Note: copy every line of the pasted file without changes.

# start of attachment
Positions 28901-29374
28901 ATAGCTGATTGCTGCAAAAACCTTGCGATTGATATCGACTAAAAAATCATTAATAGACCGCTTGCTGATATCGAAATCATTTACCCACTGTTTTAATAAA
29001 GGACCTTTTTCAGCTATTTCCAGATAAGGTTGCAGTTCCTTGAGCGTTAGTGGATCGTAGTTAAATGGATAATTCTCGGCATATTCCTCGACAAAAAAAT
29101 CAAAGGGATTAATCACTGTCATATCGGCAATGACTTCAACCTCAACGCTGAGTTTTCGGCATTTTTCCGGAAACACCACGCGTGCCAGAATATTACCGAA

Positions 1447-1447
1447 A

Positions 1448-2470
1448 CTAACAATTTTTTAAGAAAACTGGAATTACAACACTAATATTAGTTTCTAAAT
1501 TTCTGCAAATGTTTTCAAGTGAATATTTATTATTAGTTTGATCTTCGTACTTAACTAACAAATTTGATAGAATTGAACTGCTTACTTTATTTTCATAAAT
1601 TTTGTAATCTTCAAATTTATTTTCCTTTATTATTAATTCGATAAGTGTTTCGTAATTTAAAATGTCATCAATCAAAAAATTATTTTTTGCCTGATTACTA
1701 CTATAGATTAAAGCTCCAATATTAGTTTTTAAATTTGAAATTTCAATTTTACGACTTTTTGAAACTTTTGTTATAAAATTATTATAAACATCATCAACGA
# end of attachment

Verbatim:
Positions 28901-29374
28901 ATAGCTGATTGCTGCAAAAACCTTGCGATTGATATCGACTAAAAAATCATTAATAGACCGCTTGCTGATATCGAAATCATTTACCCACTGTTTTAATAAA
29001 GGACCTTTTTCAGCTATTTCCAGATAAGGTTGCAGTTCCTTGAGCGTTAGTGGATCGTAGTTAAATGGATAATTCTCGGCATATTCCTCGACAAAAAAAT
29101 CAAAGGGATTAATCACTGTCATATCGGCAATGACTTCAACCTCAACGCTGAGTTTTCGGCATTTTTCCGGAAACACCACGCGTGCCAGAATATTACCGAA

Positions 1447-1447
1447 A

Positions 1448-2470
1448 CTAACAATTTTTTAAGAAAACTGGAATTACAACACTAATATTAGTTTCTAAAT
1501 TTCTGCAAATGTTTTCAAGTGAATATTTATTATTAGTTTGATCTTCGTACTTAACTAACAAATTTGATAGAATTGAACTGCTTACTTTATTTTCATAAAT
1601 TTTGTAATCTTCAAATTTATTTTCCTTTATTATTAATTCGATAAGTGTTTCGTAATTTAAAATGTCATCAATCAAAAAATTATTTTTTGCCTGATTACTA
1701 CTATAGATTAAAGCTCCAATATTAGTTTTTAAATTTGAAATTTCAATTTTACGACTTTTTGAAACTTTTGTTATAAAATTATTATAAACATCATCAACGA